February 22, 2023
February 22, 2023 – 7:00 PM
The Rev. R. Allan McCaslin
Readings: Isa. 58:1-12; Psalm 103:8-14; 2 Cor. 5:20b-6:10; Matthew 6:1-6, 16-21
From the Gospel according to Matthew, “(Jesus said), ‘For where your treasure is, there your heart will be also.’" I speak to you in the Name of God: Father, Son, and Holy Spirit. Amen.
For Christians, Ash Wednesday marks the beginning of a 40-day journey in two simultaneous and yet, very different directions. On the one hand, our journey is outward as we take time to slow down – perhaps even stop - in order to both see and hear more clearly not only the needs of others, but also to build upon our sense of community through worship and service. In so doing, we more fully embrace our baptismal covenant promises of mission and loving service that is at the core of what is known as The Church of the Holy Cross.
And just as our journey is outward, so it is also inward: an invitation to explore the very depths of our souls, our own selves. Lent invites us to search our hearts and our minds, and discover or recognize what we truly treasure and then lift up those discoveries – whether they are good or ill – to the power of God’s redemption and grace. Jesus says, “Where your treasure is, there your heart will be also.” And so, these 40 days of reflection and amendment of life are not just God’s invitation to us, but very much our invitation to God: an invitation for God to search our hearts, to forgive and restore, and enable us to uphold God’s ways so thoroughly that they become our greatest treasure.
In a few moments we will receive ashes across our foreheads symbolic of our admission that we are, indeed, sinners and mortal; that we are human and that someday we will die. We will recite Psalm 51 acknowledging that for all our intelligence, skills and abilities, we are nothing more than dust and to dust we will return. But those words that “we are dust” are offered knowing that we are God’s beloved dust. Loved so deeply that God never ceases to call us into wholeness and grace. So, our ashes, while urging us to both acknowledge our mortality as well as, our need for God’s grace and forgiveness, affirm that God will always answer the prayers of the penitent. That’s why our ashes are pressed on our foreheads in the shape of a cross. They are a reminder that redemption in Christ is always available to those who will seek him.
So, in many ways, tonight’s donning of ashes marks the beginning of our journeys. Journeys that offer to be sacramental if they go beyond outward signs. As the Prophet Isaiah affirms, outward signs mean nothing if they don’t signify a change within, a change in how we think and act. Jesus, in the Gospel according to Matthew, echoes Isaiah’s words when he says that true repentance, one’s contrition, is not realized through outward signs. Lent is not about putting something on, but rather, about God’s grace transforming us from within. What matters to God is not outward acts of contrition, but rather, changed hearts.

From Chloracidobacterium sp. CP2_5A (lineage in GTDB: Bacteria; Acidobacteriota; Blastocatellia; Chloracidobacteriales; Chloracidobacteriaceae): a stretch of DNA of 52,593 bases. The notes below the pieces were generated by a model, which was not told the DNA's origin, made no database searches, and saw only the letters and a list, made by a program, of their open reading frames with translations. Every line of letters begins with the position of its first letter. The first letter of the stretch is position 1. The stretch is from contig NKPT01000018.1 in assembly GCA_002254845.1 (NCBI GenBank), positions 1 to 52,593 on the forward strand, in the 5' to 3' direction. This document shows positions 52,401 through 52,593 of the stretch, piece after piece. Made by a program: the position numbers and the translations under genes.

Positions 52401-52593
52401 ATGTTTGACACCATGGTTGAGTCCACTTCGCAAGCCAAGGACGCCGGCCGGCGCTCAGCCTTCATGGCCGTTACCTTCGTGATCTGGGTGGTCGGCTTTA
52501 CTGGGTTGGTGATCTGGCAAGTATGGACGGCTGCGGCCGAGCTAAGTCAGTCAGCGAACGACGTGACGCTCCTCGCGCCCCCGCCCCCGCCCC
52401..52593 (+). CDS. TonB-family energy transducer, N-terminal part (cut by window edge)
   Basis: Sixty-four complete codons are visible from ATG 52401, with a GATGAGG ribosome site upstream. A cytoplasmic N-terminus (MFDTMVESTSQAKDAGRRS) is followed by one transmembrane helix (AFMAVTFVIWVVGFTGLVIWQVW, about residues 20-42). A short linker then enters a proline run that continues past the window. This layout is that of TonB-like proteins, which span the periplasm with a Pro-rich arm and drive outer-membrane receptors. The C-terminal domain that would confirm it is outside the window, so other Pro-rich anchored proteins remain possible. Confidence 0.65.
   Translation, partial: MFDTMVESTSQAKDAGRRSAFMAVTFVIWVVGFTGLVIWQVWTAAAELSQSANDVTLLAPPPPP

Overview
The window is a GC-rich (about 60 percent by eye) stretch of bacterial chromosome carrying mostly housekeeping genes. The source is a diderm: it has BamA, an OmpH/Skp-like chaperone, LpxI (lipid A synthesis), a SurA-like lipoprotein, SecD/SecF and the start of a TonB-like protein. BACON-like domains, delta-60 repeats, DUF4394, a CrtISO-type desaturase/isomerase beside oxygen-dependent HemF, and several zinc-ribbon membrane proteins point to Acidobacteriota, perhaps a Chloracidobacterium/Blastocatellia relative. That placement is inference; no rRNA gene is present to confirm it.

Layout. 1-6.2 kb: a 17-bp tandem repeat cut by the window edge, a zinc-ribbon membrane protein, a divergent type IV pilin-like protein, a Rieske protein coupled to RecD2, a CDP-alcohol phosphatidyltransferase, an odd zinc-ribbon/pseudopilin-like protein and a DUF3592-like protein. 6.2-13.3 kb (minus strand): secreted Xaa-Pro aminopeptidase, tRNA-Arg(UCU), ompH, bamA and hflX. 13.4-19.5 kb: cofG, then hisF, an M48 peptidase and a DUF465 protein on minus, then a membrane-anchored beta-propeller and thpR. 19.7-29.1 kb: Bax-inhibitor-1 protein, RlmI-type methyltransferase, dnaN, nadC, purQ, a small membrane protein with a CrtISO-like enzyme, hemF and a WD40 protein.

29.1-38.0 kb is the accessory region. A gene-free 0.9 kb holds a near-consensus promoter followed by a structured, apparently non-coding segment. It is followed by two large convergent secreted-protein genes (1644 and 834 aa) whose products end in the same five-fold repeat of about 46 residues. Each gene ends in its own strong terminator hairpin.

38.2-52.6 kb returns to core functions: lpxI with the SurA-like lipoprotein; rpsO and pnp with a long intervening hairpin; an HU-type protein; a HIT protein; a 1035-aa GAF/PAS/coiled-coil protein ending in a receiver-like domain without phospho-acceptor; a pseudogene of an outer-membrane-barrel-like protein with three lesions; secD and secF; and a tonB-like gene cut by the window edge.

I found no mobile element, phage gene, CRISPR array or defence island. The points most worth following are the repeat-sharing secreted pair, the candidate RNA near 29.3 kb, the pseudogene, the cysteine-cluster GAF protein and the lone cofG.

And so, the donning of ashes is very much an invitation to our own selves to admit that if God is indeed to become our greatest treasure, then we need to daily not only nurture our relationship with God but also when we sin, call upon God’s forgiveness and grace. St. Paul, in our reading from his second letter to the Corinthian Church, says that deepening one’s relationship with God is always a choice. “Now is the day of salvation … be reconciled to God,” Paul says. So Lent invites us to allow these outward and visible symbols of our repentance to become more than symbols, to let these outward signs affirm our desire for God’s grace to work within us. And, beloved, when outward actions become signs of God’s grace within, then Lent becomes sacramental. And when Lent becomes sacramental, God’s transforming work within our hearts and minds will go far beyond 40 days. It will become a way of life: God’s way of life. A way of life that fosters God’s grace, reconciliation, mercy, redemption, forgiveness, justice, love and wholeness in every relationship whether that relationship is with God, with a friend, or a stranger.
May this Season of Lent – this time of self-examination – reveal not only what each of us must do differently to nurture our relationship with God and be reconciled to our neighbor, but also, grant us the courage to embrace God’s invitation to be changed from deep within so that it affects who we are and how we live. That invitation, friends, is a treasure to be sought after, a treasure to be explored, nurtured, celebrated, and perhaps, most all, shared. Jesus said, “… where our treasure is, there our hearts will be also.” May that be true for us, and in us … all of us. Amen.